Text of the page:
Biography of Juliusz Slowacki
Juliusz Slovacki was one of the foremost Polish romantic poets. He was a revolutionist, and he joined the Polish expatriates in Paris.
Slowacki was extremely conscious of the great literary traditions, and his works show the influence of other authors. His poetic tragedies deal with the conflict of good and evil, particularly in Polish history, and are reminiscent of the works of Shakespeare. Slowacki's Balladina (1834) and Lilla Weneda (1839) were drawn from early legends. His Horsztynski (1840) is known as the Polish Hamlet. King Spirit (1847), a philosophic poem influenced by Dante's Divine Comedy, reveals his later mystical tendencies and exemplifies his stylistic virtuosity. His epic of manners Beniowski (1841) brought the Don Juan theme to Polish literature. Slowacki is considered the national bard.
He died in Paris prematurely of tuberculosis.
This page is based on the copyrighted Wikipedia Juliusz Slowacki; it is used under the Creative Commons Attribution-ShareAlike 3.0 Unported License. You may redistribute it, verbatim or modified, providing that you comply with the terms of the CC-BY-SA.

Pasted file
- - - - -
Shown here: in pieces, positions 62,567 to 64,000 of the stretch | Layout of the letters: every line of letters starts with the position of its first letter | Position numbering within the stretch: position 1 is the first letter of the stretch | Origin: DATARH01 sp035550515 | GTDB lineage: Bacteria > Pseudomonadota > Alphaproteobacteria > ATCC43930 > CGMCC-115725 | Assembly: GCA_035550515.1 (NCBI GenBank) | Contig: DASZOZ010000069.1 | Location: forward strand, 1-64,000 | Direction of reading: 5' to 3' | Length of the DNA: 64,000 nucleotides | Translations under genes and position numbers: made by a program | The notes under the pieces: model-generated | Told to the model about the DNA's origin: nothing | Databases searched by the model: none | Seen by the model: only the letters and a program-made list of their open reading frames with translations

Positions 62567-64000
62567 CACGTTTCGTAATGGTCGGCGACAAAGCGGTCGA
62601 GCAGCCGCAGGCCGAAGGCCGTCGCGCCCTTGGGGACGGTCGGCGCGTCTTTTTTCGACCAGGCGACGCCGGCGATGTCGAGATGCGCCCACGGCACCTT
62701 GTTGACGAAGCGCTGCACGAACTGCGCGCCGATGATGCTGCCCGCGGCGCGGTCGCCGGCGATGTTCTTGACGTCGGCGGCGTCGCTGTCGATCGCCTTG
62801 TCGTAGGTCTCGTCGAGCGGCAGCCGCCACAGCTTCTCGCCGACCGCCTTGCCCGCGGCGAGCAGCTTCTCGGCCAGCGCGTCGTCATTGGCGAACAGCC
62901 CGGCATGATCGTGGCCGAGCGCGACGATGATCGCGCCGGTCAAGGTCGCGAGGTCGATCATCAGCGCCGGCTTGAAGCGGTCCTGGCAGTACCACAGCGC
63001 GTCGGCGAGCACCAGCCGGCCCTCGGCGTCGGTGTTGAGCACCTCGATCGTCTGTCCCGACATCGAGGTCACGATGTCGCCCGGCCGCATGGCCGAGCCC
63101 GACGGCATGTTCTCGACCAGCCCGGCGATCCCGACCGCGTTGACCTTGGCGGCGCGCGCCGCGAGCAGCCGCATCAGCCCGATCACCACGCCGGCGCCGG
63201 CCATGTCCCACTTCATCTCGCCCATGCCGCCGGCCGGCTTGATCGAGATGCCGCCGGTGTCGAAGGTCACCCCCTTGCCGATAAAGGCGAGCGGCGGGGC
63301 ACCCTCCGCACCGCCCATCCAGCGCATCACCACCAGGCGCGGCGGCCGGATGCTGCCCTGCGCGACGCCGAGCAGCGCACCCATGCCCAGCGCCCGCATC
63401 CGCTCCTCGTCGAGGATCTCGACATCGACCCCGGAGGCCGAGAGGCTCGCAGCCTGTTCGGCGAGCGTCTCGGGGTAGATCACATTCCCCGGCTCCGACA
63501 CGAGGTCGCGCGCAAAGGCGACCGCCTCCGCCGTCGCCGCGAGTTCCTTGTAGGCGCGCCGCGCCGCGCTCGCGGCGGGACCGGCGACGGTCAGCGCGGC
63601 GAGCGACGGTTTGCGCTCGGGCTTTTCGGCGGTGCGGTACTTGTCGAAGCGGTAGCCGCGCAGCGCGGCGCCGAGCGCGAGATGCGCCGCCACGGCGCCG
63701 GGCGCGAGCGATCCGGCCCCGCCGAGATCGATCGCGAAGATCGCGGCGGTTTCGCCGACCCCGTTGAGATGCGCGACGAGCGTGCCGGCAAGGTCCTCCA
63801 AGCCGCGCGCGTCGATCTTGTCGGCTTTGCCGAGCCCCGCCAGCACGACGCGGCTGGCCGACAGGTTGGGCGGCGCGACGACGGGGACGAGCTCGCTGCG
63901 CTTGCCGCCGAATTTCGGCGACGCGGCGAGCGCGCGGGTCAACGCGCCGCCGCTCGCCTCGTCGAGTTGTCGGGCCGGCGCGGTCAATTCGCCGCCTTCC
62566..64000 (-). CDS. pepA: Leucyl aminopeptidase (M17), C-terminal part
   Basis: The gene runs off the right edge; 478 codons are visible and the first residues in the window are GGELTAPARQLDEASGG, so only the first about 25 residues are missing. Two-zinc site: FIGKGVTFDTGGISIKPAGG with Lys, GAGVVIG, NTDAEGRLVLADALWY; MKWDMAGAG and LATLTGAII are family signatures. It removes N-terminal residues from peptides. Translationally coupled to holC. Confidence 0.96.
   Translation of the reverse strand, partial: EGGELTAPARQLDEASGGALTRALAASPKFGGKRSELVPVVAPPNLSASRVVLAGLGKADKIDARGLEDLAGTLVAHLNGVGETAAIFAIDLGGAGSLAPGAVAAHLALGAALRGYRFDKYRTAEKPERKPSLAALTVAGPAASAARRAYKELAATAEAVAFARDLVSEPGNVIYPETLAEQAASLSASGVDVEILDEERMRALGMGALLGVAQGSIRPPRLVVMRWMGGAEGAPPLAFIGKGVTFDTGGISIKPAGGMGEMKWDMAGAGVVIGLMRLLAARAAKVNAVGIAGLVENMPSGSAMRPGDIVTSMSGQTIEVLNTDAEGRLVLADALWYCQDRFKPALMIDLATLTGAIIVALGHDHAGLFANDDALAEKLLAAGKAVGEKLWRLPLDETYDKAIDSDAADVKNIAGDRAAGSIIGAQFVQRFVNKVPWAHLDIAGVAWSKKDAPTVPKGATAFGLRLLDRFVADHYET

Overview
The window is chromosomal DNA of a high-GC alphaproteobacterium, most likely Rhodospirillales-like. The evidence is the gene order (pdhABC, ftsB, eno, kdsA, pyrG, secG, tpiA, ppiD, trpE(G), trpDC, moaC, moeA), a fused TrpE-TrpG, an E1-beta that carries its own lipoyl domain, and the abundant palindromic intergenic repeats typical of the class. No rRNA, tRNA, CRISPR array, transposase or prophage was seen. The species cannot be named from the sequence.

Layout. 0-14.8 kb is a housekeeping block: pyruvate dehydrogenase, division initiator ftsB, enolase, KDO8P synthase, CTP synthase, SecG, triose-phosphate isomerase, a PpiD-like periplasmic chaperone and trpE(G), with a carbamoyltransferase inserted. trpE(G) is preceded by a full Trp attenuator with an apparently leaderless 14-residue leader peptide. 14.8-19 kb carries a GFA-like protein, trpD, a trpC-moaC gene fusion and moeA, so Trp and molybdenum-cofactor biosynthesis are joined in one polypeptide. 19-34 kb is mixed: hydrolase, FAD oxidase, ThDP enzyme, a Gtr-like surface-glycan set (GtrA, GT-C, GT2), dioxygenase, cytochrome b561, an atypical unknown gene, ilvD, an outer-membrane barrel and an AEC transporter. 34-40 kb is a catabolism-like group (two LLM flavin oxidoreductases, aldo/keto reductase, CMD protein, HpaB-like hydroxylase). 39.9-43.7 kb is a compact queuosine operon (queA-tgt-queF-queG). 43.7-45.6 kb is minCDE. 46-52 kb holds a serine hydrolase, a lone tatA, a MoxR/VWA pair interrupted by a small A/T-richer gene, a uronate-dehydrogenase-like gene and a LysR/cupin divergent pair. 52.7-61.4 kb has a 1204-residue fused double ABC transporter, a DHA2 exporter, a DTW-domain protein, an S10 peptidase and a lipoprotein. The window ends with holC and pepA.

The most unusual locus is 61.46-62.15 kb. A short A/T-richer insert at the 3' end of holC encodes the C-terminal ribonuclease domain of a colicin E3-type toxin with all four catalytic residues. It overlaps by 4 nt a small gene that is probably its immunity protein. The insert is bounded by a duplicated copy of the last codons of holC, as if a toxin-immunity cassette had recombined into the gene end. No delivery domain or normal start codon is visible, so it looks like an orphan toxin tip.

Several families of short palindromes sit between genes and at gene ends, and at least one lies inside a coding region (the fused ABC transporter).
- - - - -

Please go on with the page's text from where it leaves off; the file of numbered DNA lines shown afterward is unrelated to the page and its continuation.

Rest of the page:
- Pan Beniowski - Final Part Of Canto Five
- Anhelli - Chapter 1
- Anhelli - Chapter 3
- Anhelli - Chapter 7
- Anhelli - Chapter 10
- Anhelli - Chapter 8
- Anhelli - Chapter 2
- Anhelli - Chapter 11
- Anhelli - Chapter 5
- Anhelli - Chapter 6
- Anhelli - Chapter 4
- Anhelli - Chapter 9
Anhelli - Chapter 5
And so the Shaman and Anhelli made their pilgrimage through the sorrowful country
and over the desolate roads and under the roaring forests of Siberia,
meeting men who suffered, and comforting them.
And lo, one evening they walked beside still and stagnant water,
above which grew some weeping willows and a few pines.
And the Shaman, seeing the fishes leaping out toward the evening glow, said :
'Lo, thou sawest this roach that flew through the air and again sank.